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Microsoft breathes new heat into Scroogled, its anti-Google campaign, with a line of products that burn Google for treating your data the same way Microsoft does. Not surprisingly, Google has fired back.
A UK regulator approves a Microsoft ad that claims Google scans every word of your e-mails, while Redmond only scans them for viruses and spam.
The Redmond, Wash., company's latest anti-Google ad features a pawnshop owner educating a charming, young lady about how the Chromebook is only useful when you have Wi-Fi.
In an outburst of Christmas spirit, Redmond creates a shopping Web site that paints Google -- and its search results -- in a very unfestive light.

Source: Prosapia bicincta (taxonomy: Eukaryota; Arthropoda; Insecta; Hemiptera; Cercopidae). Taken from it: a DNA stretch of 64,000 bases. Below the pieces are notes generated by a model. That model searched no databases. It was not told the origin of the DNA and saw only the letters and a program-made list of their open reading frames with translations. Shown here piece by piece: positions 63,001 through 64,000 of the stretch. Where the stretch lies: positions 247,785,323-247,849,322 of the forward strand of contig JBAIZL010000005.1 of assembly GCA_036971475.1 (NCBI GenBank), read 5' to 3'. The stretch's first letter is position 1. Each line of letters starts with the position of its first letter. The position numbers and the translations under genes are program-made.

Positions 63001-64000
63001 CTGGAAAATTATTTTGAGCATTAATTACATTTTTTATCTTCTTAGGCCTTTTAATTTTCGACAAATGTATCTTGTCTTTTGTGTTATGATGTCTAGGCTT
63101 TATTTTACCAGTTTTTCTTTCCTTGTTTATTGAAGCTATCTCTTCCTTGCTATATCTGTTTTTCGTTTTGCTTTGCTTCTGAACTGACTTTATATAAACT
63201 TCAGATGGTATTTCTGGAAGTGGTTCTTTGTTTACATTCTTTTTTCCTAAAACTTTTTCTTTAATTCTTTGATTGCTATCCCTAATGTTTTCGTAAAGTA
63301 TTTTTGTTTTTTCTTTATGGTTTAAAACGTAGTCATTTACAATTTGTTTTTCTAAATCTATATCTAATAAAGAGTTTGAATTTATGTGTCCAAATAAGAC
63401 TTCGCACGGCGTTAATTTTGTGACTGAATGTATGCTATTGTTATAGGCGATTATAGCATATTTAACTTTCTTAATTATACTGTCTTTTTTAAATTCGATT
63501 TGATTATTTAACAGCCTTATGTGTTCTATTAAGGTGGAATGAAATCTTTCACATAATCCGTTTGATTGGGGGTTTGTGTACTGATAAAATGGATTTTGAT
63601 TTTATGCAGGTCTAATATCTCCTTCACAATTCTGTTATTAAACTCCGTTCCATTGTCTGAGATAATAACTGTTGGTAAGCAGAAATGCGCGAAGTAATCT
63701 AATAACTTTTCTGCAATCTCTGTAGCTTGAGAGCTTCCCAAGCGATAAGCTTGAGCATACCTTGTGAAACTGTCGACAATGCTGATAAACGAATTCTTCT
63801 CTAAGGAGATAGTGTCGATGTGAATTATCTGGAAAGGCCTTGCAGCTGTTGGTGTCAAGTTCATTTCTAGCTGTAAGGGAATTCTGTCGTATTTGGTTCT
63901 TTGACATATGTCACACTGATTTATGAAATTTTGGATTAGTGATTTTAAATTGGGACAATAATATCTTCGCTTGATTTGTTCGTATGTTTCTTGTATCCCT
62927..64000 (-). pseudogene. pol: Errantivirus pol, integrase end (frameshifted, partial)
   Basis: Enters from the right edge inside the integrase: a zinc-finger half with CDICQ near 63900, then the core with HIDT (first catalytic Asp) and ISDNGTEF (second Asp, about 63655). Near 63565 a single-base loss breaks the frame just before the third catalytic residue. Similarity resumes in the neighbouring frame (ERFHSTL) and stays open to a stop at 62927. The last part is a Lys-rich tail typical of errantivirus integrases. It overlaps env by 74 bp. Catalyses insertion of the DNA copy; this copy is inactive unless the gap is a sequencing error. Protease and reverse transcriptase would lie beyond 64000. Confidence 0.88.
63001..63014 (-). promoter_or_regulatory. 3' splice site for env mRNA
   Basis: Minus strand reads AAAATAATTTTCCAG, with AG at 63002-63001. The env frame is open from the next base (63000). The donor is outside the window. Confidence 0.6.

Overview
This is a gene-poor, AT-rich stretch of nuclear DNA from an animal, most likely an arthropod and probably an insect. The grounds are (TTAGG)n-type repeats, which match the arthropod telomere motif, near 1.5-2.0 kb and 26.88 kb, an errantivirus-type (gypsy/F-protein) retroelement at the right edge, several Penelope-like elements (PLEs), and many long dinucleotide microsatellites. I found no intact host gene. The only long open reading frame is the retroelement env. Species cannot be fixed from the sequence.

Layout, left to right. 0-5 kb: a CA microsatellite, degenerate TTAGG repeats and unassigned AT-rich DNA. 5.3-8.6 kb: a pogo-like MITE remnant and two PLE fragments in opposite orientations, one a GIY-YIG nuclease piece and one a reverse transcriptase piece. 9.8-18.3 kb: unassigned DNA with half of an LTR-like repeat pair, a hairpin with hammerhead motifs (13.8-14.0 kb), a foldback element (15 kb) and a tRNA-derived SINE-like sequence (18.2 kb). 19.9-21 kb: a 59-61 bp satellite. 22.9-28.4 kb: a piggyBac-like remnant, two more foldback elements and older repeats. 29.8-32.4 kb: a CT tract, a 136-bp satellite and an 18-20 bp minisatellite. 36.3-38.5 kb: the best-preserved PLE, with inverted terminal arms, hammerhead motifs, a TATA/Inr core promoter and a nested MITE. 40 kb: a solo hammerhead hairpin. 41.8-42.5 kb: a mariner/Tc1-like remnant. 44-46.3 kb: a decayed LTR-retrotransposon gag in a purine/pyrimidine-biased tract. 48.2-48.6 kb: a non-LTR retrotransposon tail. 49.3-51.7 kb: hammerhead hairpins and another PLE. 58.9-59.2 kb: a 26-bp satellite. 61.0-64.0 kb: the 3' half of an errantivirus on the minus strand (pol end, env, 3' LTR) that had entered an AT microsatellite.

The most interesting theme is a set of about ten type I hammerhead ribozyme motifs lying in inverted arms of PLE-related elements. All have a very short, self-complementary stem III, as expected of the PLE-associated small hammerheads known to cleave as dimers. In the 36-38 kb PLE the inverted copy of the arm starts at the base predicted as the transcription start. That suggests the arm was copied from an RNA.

Reports that the software giant's persistent assault on Google is winding down aren't correct. "Scroogled will go on as long as Google keeps Scroogling people," Microsoft says.
You didn't think Redmond would just have a Scroogling Web site, did you? No, it's taking the fight against Google to short-form film. And it's selling the Surface at the same time.
Microsoft's new digital assistant may have more attitude than Apple's rather prim Siri. However, on the "Arsenio Hall Show," the two ladies get at it with abandon.
In a curiously defensive post to Google+, the Google Glass team explains 10 alleged myths about the device. Apparently, it doesn't mark the end of privacy at all.
Redmond claims its Scroogled campaign is having "a huge impact." Really?
While Google experienced a minutes-long outage Friday, Microsoft offered a three-day outage to its mail services. Two companies heading in opposite directions?